Anyone following the controversies surrounding wind farm siting policy over the past five years has surely been startled at the rapid escalation of concerns being voiced by residents near wind farms. After years of building wind farms in ranching communities with few if any complaints, we began to hear clusters of noise complaints about a few wind farms, especially in Wisconsin, New York, Ontario, and Maine. These complaints focused on the surprising intrusiveness of wind farm noise, and sometimes sleep disruption; nearly all of those having problems lived within a half-mile or so of turbines, with occasional issues being reported out to a mile or so.
Over the past two years, however, the focus of complaints has shifted from annoyance to claims of widespread health impacts among wind farm neighbors.
In response, a number of reports have been commissioned by states, counties, and trade associations, all of which cited decades of research that found noise only causes health effects at sound levels much higher than those around wind farms; each of these literature reviews has concluded that living near wind farms poses no health risk. Yet in communities around the country, neighbors are reporting headaches, dizziness, inability to concentrate, and other symptoms, which began after a nearby wind farm began operation, and which disappear when they go away from their homes; some have abandoned their homes in order to reclaim their health. How can we make sense of the apparently contradictory facts before us?
The gulf between the conclusions of formal health impact studies and the experiences of some neighbors has widened to the point that both "sides" consider the other to be inherently fraudulent. At a time when the wind industry is purportedly concentrating on building positive, constructive relationships with the communities where they hope to build, such mutual distrust and hostility is clearly counterproductive.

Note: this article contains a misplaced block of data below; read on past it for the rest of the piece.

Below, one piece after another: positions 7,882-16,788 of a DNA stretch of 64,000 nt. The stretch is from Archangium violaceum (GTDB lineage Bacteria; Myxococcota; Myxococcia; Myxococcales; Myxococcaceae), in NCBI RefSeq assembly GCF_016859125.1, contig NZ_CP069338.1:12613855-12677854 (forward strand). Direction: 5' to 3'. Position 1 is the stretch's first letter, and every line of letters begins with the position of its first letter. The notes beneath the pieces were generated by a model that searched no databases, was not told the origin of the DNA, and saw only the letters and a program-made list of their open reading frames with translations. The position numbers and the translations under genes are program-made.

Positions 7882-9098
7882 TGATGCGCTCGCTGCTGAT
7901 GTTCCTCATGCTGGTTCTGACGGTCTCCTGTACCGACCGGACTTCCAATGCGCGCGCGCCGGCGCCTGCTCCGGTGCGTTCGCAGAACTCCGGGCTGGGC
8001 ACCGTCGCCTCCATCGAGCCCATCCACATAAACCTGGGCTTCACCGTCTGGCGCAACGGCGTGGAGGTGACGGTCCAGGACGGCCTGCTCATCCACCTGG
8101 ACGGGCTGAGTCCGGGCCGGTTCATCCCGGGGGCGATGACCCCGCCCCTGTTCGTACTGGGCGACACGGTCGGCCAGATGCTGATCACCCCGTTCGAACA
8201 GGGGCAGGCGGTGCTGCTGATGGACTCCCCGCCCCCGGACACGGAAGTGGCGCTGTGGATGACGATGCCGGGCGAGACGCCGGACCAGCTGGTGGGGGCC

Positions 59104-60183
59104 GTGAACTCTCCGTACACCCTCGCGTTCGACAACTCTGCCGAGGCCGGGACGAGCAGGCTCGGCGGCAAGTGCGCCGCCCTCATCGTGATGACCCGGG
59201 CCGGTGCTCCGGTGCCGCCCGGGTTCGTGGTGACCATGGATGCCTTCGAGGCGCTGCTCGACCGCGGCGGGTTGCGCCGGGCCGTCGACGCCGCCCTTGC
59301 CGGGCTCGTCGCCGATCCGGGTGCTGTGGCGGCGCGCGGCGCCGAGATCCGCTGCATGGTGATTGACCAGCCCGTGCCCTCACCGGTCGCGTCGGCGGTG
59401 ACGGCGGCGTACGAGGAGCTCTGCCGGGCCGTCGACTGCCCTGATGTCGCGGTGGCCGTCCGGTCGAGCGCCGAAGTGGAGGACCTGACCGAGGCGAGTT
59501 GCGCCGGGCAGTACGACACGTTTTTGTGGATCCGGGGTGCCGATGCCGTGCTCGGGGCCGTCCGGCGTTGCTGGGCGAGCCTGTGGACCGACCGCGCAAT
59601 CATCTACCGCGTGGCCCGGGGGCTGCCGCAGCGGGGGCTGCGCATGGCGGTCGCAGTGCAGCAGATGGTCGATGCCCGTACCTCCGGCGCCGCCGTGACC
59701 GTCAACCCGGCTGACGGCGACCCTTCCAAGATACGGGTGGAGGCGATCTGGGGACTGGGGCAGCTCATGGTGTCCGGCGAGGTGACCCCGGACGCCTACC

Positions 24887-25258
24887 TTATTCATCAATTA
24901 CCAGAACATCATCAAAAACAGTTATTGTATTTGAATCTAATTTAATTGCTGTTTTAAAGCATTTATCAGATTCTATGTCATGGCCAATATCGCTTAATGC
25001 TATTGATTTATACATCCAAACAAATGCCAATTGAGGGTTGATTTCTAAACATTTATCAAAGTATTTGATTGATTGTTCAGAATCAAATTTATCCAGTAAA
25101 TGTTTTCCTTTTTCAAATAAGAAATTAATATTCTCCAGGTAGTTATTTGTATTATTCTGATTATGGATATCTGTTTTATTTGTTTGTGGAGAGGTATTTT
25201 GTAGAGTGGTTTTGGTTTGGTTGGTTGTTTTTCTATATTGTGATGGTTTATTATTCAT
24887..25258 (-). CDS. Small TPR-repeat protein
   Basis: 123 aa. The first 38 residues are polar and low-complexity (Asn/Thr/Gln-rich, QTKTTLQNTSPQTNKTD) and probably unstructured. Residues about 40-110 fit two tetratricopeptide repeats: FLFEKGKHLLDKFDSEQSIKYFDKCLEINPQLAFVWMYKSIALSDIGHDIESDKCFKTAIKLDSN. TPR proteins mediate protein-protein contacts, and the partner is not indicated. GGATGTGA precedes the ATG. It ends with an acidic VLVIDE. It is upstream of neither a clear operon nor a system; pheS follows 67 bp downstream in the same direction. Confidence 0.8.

This disconnect might be bridged if both sides expanded their sights to acknowledge that not all health impacts occur through a direct cause and effect relationship. In fact, most epidemiologists would concur that it's rarely that simple. It appears increasingly likely that many of the symptoms being reported by wind farm neighbors are physiological responses to stress, anxiety, and often sleep disruption. Indeed, with few exceptions, the symptoms and their onset closely resemble those known to occur in response to chronic stress.
While clearly related to the presence of the turbines and their noise, the relationship between wind farms and health reports of neighbors may most often be an indirect one. In recent months, the dialogue around these issues has hardened, with neither side being willing to consider the implications of the likely indirect pathways by which new wind farms can affect the health of some nearby residents.
Both sides seem intent on painting the question in simple black and white—turbines “are making” people sick, or there’s “no evidence” that turbines make people sick.